Candidates who are a college-level senior, medical school student, or doctoral candidate, and from a population underrepresented in the biomedical sciences are eligible.

During the 4-day program, students will hear lectures from world-renowned scientists and interview for potential research training positions at the Institute's Maryland and Montana laboratories. The program takes place in Bethesda, MD, on the NIH campus, February 7–10, 2011. Students' expenses for travel, hotel accommodations, and meals will be paid.

Applications will be accepted from August 15 through October 15, 2010. Interested students can apply online through the program's Web site: http://www.niaid.nih.gov/labsandresources/labs/training/inro/Pages/default.aspx

Friday, September 17, 2010

AGEP 2010-11 Academic Year Information Session:

IUB AGEP's 2010-11 academic year information session took place Thursday, September 16th from 6-8pm. During this meeting AGEP faculty and students were provided with information on AGEP's goals, successes, opportunities, upcoming events, and the next steps for our grant program. Particpants were also given a chance to network and share ideas about how to advance under represented miniority participation in STEM graduate programs, while enjoying light refreshments. The information and events calendar provided at the meeting can be obtained by emailing agep@indiana.edu.

Wednesday, September 15, 2010

Graduate Student Reflection of OSU AGEP Summer Workshop:

Crystal M.

Department of Criminal Justice

I recently attended the “Surviving Your First Years as an Assistant Professor” workshop hosted at The Ohio State University in July 2010. This session was by far, if not, the most informative workshop that I have attended as a doctoral student at IU. During this workshop, we were provided with a great deal of resources and tools that help doctoral students successfully transition to a junior faculty position. This workshop addressed the different degrees of faculty roles and responsibilities, criteria for promotion and tenure process, and research and funding while in a tenure track position. In other words, this workshop stressed the importance of career planning, publishing, and the academic job market. Most importantly, the workshop provided us with strategies that can help us fulfill research, teaching, and service expectations when confronted with a series of obstacles while doing so in a way that allows one to maintain their integrity, emotional and physical health, and intimate and workplace relationships. However, the most important aspect of the workshop for me was the career planning session.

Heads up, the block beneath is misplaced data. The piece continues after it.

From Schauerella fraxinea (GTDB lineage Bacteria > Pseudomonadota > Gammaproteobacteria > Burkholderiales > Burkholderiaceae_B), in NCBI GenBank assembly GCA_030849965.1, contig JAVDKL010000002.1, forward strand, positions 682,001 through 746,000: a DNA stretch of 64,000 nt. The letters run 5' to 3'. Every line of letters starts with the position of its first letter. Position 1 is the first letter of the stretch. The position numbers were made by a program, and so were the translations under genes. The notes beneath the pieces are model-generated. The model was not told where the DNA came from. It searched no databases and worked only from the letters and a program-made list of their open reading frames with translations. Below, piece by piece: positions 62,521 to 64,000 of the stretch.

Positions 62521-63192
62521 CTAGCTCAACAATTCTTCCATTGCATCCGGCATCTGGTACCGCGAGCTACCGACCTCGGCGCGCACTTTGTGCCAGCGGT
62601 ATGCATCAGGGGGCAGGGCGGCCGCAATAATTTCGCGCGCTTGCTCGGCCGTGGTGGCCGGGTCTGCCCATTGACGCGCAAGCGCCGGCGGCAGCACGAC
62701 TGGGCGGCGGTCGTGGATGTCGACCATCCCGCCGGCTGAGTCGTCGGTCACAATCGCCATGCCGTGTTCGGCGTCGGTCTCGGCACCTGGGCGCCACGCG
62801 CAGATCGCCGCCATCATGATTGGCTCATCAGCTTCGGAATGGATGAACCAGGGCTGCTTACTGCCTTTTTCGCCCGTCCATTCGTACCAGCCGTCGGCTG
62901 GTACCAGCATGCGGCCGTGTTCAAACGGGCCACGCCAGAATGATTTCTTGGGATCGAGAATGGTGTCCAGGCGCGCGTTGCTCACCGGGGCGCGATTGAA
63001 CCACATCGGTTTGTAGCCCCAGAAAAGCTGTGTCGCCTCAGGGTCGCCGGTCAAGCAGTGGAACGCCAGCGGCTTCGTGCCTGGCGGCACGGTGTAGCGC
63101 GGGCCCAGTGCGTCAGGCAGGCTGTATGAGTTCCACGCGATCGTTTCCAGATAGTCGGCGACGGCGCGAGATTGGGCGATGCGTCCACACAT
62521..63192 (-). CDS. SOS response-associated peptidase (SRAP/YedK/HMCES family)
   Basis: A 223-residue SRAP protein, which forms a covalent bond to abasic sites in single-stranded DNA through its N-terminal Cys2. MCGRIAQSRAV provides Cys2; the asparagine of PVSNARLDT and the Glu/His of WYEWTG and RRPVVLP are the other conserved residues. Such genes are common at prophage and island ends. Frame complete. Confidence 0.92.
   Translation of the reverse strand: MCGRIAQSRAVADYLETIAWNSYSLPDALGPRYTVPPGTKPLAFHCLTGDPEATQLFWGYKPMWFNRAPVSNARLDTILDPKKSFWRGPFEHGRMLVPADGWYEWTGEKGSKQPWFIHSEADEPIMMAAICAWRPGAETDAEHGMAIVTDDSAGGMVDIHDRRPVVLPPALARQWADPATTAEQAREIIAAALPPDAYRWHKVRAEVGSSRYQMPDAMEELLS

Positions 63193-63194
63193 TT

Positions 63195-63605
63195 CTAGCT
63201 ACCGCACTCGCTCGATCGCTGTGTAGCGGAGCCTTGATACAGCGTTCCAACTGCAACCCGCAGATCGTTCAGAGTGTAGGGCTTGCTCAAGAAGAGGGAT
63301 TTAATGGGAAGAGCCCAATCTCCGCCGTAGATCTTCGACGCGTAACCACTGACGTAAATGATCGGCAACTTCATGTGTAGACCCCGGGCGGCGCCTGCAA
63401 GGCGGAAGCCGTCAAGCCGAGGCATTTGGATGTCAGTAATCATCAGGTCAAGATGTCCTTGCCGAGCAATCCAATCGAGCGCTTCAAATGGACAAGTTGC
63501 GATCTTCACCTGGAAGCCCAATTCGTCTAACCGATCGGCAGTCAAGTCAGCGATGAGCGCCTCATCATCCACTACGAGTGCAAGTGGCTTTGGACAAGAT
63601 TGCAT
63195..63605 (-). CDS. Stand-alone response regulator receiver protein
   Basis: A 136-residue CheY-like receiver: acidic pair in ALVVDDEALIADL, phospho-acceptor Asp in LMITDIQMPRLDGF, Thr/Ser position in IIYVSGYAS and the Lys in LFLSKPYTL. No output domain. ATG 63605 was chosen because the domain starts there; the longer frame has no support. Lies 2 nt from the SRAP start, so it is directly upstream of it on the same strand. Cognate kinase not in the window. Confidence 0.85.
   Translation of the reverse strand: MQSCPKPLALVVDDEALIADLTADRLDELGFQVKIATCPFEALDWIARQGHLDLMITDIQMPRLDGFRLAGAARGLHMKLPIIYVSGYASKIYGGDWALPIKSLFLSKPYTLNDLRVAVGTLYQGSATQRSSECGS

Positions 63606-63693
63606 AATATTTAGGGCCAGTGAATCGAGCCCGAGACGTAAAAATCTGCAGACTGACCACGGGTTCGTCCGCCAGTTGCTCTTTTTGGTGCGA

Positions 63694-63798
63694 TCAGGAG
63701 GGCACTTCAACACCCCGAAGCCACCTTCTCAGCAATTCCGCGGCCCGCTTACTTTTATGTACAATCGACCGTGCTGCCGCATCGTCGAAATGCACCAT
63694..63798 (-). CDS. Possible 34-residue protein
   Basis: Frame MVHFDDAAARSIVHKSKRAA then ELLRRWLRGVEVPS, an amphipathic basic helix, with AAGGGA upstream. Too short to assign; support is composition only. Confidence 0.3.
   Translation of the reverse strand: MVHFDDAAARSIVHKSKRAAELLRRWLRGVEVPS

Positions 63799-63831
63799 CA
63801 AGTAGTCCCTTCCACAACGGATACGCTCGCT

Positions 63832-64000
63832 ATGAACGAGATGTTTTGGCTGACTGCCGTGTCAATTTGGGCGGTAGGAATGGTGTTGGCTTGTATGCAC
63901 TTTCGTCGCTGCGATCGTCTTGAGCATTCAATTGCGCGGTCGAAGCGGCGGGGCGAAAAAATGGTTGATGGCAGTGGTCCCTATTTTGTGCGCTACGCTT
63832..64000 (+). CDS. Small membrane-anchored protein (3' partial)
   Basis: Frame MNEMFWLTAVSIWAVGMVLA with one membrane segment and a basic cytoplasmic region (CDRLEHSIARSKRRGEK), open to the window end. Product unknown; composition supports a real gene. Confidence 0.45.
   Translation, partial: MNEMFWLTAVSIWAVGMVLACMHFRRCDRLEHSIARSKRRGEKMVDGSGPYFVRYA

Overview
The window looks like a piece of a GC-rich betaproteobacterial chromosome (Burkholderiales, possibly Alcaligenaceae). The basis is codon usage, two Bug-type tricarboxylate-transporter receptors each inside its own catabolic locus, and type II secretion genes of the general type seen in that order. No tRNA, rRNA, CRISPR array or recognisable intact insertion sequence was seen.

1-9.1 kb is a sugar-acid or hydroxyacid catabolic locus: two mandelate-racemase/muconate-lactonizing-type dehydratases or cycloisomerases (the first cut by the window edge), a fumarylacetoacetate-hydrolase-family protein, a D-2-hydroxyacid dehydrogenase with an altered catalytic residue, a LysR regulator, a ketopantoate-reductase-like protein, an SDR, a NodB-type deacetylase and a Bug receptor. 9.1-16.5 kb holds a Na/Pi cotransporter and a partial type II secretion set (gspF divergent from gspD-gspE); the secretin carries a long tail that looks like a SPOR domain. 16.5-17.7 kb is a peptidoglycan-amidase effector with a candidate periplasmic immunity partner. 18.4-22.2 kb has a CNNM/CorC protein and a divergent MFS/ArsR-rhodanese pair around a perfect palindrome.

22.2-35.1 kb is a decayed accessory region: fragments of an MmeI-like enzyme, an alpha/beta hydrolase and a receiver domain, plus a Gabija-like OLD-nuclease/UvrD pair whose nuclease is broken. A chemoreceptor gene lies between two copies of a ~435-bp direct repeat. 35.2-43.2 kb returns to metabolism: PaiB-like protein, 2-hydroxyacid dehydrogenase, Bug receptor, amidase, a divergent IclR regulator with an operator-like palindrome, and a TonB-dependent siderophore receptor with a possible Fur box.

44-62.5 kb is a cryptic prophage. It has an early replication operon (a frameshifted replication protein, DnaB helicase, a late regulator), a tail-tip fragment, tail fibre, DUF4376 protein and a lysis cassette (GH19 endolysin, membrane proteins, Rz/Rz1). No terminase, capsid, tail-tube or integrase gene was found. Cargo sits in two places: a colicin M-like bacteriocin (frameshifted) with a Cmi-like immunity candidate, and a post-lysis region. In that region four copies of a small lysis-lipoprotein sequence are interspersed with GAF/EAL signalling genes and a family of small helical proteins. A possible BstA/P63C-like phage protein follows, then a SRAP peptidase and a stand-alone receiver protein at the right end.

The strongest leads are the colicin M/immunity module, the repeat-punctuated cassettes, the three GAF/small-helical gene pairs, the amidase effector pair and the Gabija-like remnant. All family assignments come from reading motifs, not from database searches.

During the career planning session, we examined four main points: (1) a story--how others see your work; (2) reputation--how others see you; (3) plans--getting there; and (4) who to ask and about what. First, the importance of a story is to make certain that people understand and can easily evaluate what you are doing. Your story should create a sense of your career unfolding over an extended period of time. This can be done in a variety of ways by creating titles that easily connect conference papers to grants and publications. A story should also pinpoint your goals or contributions to a project and you should be able to explain your research in a way that other people will understand it. In other words, one should have an elevator pitch approach (i.e., similar to explaining one’s research to their mother), book flap/abstract approach (i.e., a summary of one’s research and major findings), and job talk and/or department colloquium approach. In addition, one should be known for their own work, thereby being mindful not to walk in one’s dissertation advisor’s shadow. Second, one should develop a reputation as being fair, invested, respectful, and respected. This means one should strive to be fair to students and colleagues, invested in the department and university’s success, respectful of differences, and seek to be respected by others. In addition, one should also demonstrate that he/she can multitask well. Third, one should take charge of their career by choosing opportunities that will help one’s professional growth and development. This means one should create a time management plan and avoid the syndrome of being a perfectionist. One should create a timeline for tenure and have projects at different stages. Finally, one should have several people to turn to for advice and support. In other words, one should cultivate mentoring relationships and have more than one advisor. One should seek many opinions and then develop his/her own. Most importantly, should not be afraid of making mistakes. Instead, one should grow, learn, and recover from mistakes made.